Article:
Davidson's Fort Historic Park

Lackey Town Road, Old Fort, NC 28762
Tel: 828-668-4831

CLICK HERE TO VISIT THE WEBSITE

Originally built to defend the frontier settlements against the Cherokee in 1776, the recreation of Davidsons Fort is history in action!

Come and see the recreation of Davidson's Fort, a Docent will be at Davidson's Fort on Saturdays from 9am to noon to give information about our history.

Each third Saturday a Colonial Living History will be presented with hands on demonstrations of the 18th Century. This event will have a gate admission of $2.00 per person 6 and older.

Major events will be presented 4 times a year, please see our Web Site for more detail. As always the fort is available for viewing and photographing 7 days a week.

For group tours or to book the Fort for your special event please call (828) 925-2095.

Originally built to defend the frontier settlements against the Cherokee in 1776, the recreation of Davidsons Fort is history in action!

Come and see the recreation of Davidson's Fort, a Docent will be at Davidson's Fort on Saturdays from 9am to noon to give information about our history.

Each third Saturday a Colonial Living History will be presented with hands on demonstrations of the 18th Century. This event will have a gate admission of $2.00 per person 6 and older.

Major events will be presented 4 times a year, please see our Web Site for more detail. As always the fort is available for viewing and photographing 7 days a week.

For group tours or to book the Fort for your special event please call (828) 925-2095.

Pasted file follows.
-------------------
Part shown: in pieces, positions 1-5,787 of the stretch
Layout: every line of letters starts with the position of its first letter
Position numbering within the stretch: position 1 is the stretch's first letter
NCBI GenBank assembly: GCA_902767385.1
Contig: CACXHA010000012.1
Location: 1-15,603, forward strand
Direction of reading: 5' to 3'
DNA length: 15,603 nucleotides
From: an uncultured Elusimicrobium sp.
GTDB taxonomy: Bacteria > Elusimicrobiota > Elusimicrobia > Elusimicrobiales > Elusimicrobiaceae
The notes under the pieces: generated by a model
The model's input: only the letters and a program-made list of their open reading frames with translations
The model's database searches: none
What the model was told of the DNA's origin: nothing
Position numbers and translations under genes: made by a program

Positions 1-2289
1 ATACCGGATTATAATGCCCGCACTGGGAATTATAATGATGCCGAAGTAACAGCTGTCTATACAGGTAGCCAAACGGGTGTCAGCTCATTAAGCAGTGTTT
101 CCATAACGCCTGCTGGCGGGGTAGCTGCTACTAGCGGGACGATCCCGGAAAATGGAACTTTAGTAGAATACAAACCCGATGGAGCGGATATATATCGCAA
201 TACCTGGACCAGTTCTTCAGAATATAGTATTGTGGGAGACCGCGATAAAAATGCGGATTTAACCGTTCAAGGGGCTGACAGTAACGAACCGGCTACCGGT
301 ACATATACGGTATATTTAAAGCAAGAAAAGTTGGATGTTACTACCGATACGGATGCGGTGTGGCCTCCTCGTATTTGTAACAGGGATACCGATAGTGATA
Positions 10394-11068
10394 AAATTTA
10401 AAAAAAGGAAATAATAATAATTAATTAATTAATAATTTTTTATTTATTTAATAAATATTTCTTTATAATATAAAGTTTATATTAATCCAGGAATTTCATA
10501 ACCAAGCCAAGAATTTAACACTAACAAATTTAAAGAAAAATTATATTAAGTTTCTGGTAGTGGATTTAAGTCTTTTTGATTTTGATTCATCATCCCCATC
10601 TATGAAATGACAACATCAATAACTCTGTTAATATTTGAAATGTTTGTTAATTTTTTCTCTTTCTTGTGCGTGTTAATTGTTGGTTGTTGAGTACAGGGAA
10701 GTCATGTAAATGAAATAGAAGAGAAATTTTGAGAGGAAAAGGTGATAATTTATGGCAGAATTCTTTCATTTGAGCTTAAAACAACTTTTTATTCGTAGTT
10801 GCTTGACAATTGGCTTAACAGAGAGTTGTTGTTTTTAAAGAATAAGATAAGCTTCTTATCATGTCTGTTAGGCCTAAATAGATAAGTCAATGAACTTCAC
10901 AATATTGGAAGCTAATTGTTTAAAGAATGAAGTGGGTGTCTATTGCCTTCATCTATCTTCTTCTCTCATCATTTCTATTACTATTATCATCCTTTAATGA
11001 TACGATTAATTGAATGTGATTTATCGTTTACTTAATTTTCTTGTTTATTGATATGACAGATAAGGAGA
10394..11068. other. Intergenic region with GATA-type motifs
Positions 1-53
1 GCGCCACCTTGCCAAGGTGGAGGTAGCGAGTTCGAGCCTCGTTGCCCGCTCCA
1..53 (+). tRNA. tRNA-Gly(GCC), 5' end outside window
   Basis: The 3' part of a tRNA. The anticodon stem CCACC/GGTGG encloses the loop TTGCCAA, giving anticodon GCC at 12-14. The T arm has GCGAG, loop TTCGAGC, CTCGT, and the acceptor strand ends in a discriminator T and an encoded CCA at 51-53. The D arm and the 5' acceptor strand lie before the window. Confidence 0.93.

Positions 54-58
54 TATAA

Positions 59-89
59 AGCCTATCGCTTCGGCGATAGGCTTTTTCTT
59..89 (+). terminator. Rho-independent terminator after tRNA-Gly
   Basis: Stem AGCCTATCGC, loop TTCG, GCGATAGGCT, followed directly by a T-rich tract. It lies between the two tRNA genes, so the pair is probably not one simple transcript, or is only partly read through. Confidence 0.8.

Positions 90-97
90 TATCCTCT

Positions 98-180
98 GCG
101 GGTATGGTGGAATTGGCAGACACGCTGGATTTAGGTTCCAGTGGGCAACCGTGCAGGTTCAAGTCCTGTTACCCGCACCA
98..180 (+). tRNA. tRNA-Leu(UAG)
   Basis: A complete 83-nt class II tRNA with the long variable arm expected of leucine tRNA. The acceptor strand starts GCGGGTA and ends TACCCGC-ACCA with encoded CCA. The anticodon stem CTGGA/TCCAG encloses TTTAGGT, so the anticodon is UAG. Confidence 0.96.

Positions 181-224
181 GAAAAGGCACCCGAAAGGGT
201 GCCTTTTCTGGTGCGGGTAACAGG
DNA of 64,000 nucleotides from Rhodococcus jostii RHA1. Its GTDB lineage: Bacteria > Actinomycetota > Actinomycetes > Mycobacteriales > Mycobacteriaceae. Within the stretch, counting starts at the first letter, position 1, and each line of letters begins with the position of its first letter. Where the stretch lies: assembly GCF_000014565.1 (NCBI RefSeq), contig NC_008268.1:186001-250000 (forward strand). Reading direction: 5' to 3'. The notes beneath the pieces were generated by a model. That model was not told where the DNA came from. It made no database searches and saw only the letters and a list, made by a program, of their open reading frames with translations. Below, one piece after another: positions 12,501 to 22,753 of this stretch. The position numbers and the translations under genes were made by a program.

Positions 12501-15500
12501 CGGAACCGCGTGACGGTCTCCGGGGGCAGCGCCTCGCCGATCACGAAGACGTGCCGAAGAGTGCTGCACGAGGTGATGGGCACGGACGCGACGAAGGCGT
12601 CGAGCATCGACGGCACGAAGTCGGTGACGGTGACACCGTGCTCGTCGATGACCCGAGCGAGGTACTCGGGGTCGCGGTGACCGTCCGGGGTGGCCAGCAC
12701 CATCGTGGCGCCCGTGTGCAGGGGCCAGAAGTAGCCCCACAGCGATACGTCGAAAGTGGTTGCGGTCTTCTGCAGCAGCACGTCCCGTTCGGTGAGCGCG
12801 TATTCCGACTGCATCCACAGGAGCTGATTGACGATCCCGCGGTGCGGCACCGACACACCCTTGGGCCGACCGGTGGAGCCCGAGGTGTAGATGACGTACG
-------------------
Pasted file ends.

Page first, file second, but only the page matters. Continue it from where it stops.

Davidson’s Fort was built in 1776 by North Carolina Militia soldiers for the defense of settlers against the Cherokees.

Conflicts between Native Americans and European settlers were violent throughout the eighteenth century.  The conflict was primarily about land, as settlers continually broke treaties by moving into land reserved to the Cherokees.    In 1763, the British made a treaty with the Cherokee Nation agreeing that Europeans would not settle as far west as the Blue Ridge Mountains.   It has often been said that the crest of the Blue Ridge formed the border between colonial and Cherokee land, and this has been a simple way to explain the intended effect of the treaty.  The reality, however, is more complicated.  

According to the proclamation made by Governor Tryon when the treaty of 1763 was made, the boundary was a line beginning where the South Carolina boundary with the Cherokee ended at Reedy River.  The line then ran about 60 miles north to Tryon Mountain (now called White Oak Mountain, near Columbus, NC), then continued in a straight line to Chiswell’s mines in Virginia.  (You can find Tryon’s proclamation in The Colonial and State Records of North Carolina, edited by William L. Saunders, vol. VII, pp. 502-503; you can access this source online at docsouth.unc.edu/csr. ) According to this line, the present town of Old Fort lies west of the boundary in Cherokee territory.  

Another reality is that the settlers were pretty much prepared completely to disregard any treaty made by the King and his agents, and so continued moving further west.  Thus in the early to mid 1770’s several settler families took up land in what is now McDowell County, including the brothers John, Samuel, William, George and perhaps Thomas Davidson.

...Visit our website for more on this fascinating story, and come and see living history at Davidson's Fort!